Things Your English Teacher Never Taught You – Part 2

I think that the possessive cases of nouns and pronouns have some of the most ridiculous rules in English.  For example, around third grade we all learned that when you make a noun possessive, you add an apostrophe and the letter s.  That’s simple enough; so, you can say the following:

That is Edgar’s porcupine.

The girl’s shoes do not match her outfit.

The dog’s ball is under the chair.

Then it gets a little trickier.  Let’s say that the noun is plural.  We have to make the noun plural by adding s, es, or ies, and the we put the apostrophe after the letter s rather than in front of it.  So now you can write things like:

The monkeys’ bananas are purchased fresh daily.

That is the Smiths’ new RV.

The plumbers’ union may go on strike.

Okay – so far, so good. But then your teacher threw you a curve ball.  Even though we all learned that a noun can be replaced with an equal pronoun (meaning it reflects the same number and same gender as the noun), pronouns have their own case of possessives, and they never – I repeat – NEVER have an apostrophe in them.  So, now we can write things like:

The dog chased its tail.  (That’s the possessive pronoun its.  If you use it’s, you’ve written the contraction of it is.)

Those cupcakes are hers.

The house that got broken into was theirs.

I find that about half my students can’t resist the urge to add apostrophes to possessive pronouns.  Of course, they also add them to plural nouns on occasion, too. I had a good ten minute discussion one evening with a student who insisted that its’ was the plural possessive of the pronoun it.Hmm.  The wonders of public school education.

Now comes the fun part.  Probably 75 to 85 percent of my students have never heard the following rule, and I confess that I was in college before anyone explained it to me.  Technically speaking, in the formal rules of English, only living things can be possessive.  Humans, animals, plants, alien life forms – all of these can be possessive.  Inanimate objects can’t be possessive.  Therefore:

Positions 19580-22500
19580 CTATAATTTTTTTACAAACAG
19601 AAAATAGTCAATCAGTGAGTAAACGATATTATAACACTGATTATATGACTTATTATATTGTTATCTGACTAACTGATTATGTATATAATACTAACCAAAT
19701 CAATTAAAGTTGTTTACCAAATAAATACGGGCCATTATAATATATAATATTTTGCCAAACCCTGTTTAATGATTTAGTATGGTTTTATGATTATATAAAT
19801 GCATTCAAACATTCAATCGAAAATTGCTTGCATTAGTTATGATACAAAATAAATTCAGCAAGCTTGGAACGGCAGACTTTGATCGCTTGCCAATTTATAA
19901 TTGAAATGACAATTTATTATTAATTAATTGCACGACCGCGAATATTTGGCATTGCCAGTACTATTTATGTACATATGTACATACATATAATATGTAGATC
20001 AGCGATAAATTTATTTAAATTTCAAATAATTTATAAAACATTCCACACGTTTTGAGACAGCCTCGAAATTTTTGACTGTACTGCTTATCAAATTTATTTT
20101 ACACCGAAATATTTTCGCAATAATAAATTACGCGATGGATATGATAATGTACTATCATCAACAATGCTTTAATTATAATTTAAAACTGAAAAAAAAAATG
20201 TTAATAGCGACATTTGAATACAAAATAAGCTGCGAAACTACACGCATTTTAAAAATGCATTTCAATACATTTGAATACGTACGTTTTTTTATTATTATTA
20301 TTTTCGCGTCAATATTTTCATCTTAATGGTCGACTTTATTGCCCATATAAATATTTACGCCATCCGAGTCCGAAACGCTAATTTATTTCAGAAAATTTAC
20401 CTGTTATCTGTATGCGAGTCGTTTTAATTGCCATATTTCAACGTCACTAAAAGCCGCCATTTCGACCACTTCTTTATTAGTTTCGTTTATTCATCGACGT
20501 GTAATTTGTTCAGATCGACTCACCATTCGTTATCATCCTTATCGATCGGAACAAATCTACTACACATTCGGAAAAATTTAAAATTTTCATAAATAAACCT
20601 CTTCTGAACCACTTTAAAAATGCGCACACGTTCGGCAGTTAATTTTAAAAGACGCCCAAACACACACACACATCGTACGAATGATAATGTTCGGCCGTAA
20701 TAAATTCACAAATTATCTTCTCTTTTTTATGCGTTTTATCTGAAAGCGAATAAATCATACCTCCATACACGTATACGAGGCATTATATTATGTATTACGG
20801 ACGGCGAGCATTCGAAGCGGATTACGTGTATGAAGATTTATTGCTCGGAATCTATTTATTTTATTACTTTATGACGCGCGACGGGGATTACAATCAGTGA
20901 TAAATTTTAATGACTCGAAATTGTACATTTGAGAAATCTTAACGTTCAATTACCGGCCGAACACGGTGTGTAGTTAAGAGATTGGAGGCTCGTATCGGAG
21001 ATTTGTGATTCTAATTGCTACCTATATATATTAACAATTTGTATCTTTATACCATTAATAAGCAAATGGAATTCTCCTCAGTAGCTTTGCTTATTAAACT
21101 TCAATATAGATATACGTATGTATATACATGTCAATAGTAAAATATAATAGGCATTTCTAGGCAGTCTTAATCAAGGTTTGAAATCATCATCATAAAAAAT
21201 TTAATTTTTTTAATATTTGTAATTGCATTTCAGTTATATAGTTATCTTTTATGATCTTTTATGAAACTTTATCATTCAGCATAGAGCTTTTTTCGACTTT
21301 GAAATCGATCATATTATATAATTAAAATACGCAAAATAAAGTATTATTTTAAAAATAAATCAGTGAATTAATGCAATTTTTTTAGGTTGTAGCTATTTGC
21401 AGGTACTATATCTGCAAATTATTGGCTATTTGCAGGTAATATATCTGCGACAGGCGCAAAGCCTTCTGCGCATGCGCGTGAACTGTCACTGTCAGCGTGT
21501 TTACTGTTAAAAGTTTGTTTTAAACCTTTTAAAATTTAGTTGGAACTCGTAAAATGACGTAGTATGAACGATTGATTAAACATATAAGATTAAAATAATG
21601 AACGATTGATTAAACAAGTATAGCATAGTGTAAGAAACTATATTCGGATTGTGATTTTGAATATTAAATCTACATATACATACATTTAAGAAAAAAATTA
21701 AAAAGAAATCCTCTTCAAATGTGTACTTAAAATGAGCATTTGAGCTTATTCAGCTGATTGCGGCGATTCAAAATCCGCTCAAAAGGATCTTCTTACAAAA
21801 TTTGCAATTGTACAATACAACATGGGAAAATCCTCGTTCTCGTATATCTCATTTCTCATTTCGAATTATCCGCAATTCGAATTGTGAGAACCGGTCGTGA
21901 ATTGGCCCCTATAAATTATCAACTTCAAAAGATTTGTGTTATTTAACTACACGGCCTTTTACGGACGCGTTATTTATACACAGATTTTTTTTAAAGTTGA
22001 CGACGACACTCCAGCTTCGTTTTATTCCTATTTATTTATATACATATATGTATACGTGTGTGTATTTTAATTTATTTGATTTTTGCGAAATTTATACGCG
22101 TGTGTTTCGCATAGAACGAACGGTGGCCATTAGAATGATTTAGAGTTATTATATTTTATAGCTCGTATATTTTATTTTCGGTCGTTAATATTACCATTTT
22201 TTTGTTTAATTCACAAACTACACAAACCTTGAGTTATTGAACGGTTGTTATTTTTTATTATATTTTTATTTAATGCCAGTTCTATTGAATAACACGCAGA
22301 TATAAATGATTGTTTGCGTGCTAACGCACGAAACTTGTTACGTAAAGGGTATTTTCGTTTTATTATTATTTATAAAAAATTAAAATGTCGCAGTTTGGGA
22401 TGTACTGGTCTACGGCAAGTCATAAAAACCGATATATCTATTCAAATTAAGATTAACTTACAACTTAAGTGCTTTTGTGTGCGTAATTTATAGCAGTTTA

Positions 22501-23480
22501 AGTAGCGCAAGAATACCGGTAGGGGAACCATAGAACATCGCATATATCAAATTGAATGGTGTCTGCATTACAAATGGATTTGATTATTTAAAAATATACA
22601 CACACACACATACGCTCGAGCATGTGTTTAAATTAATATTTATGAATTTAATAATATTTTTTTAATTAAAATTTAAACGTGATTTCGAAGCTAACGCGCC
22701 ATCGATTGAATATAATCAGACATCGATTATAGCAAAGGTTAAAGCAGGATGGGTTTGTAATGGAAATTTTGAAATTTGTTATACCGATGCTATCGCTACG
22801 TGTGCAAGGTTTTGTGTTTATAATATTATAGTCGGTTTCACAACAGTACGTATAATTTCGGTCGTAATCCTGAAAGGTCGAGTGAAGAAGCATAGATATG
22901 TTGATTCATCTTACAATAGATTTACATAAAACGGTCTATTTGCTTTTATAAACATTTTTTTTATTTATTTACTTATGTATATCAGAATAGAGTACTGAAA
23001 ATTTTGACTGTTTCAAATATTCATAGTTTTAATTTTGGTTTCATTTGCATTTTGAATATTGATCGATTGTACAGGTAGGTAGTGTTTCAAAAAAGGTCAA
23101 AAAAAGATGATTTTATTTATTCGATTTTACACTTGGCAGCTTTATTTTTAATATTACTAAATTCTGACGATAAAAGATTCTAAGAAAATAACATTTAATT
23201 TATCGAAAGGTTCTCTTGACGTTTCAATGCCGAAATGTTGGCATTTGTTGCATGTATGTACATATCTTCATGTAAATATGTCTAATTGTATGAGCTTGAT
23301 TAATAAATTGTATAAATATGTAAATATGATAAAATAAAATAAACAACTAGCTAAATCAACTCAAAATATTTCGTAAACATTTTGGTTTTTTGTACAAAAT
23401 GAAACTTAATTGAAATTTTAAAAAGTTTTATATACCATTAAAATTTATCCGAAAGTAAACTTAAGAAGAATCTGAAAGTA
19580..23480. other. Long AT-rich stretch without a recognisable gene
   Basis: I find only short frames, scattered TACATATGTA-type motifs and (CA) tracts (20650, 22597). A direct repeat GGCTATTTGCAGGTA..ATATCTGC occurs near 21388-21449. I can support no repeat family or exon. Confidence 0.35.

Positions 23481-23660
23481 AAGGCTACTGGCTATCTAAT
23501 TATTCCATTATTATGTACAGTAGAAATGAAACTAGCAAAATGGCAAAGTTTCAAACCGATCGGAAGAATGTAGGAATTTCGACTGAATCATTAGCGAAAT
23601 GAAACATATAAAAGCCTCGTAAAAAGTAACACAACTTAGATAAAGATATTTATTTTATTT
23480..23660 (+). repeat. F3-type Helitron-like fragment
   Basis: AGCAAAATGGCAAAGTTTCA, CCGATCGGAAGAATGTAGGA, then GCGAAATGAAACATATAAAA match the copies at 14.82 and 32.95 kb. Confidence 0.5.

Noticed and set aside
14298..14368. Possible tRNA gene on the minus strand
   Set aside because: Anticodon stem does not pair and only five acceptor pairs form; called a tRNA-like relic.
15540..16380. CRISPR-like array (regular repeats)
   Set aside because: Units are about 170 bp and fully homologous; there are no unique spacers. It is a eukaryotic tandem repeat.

The tree’s leaves have all turned red – is a correct sentence. However,

The car’s horn was really loud – is incorrect.  The proper sentence would be:

The car horn was really loud – OR – The horn of the car was really loud.

Of course, because this is English, we have to have a plethora of exceptions, so here is the first one.  Time, and any element of time, can be possessive. Why is this?  Who the heck knows? I’ve actually researched this one and I can find no rhyme or reason to it, but this is really the rule.  So now we can write things like:

I earned two weeks’ pay.

He called on a moment’s notice.

That is last year’s model.

It’s too early to declare that one of this century’s best movies.

One place where this gets very confusing for people is when we use the numerical identification for a decade.  Everyone seems to want to add an apostrophe, whether or not it’s being used in a possessive form.  For example:

During the 1960’s, many young people became interested in politics. – X

This is wrong because nothing is being associated with the decade in terms of possession or affiliation. 

The 1960’s muscle cars still fetch a handsome price at auction.

Here the apostrophe is correct because the cars are being associated with that decade.

“But wait,” I can hear you saying.  “I see things like (fill in your exception here) all the time.”

Yeah, me too.  A casual exception to this formal rule is that anything associated with natural elements or our planet could be considered living to some extent.  It’s a good thing, too, because that allows us to write things like:

The ocean’s current carried the small boat along.

She ducked beneath an awning to avoid the wind’s biting chill.

Wear SPF 30 or stronger to avoid the sun’s damaging UV rays.

The night’s activities had been draining for Elnora.

It is no wonder that many people identify English as one of the most difficult languages to learn.  For every rule, there are many exceptions, and there are so many rules to begin with.

I do highly recommend either “A Brief Handbook” or “Essentials of English” as quick and easy-to-use reference books for finding things like this.  You can find these at just about any major book store, or at your favorite on-line book retailer.


One thought on “Things Your English Teacher Never Taught You – Part 2

  1. drtombibey says:

    Writing is like medicine and bluegrass music. So much to learn and so little time, but a fun and endless journey.

    I am still catching up from high school. There was a back window at ground level and at times we’d sneak out to go play music at this blind man’s store. We were fascinated by him because he could make change by feeling the coins. He later became my patient, and I took care of him until he died. It was a very sad day.

    Keep showing up the roadmap Ms. Kim, and don’t give up on us if we are wayward students at times.

    Dr. B

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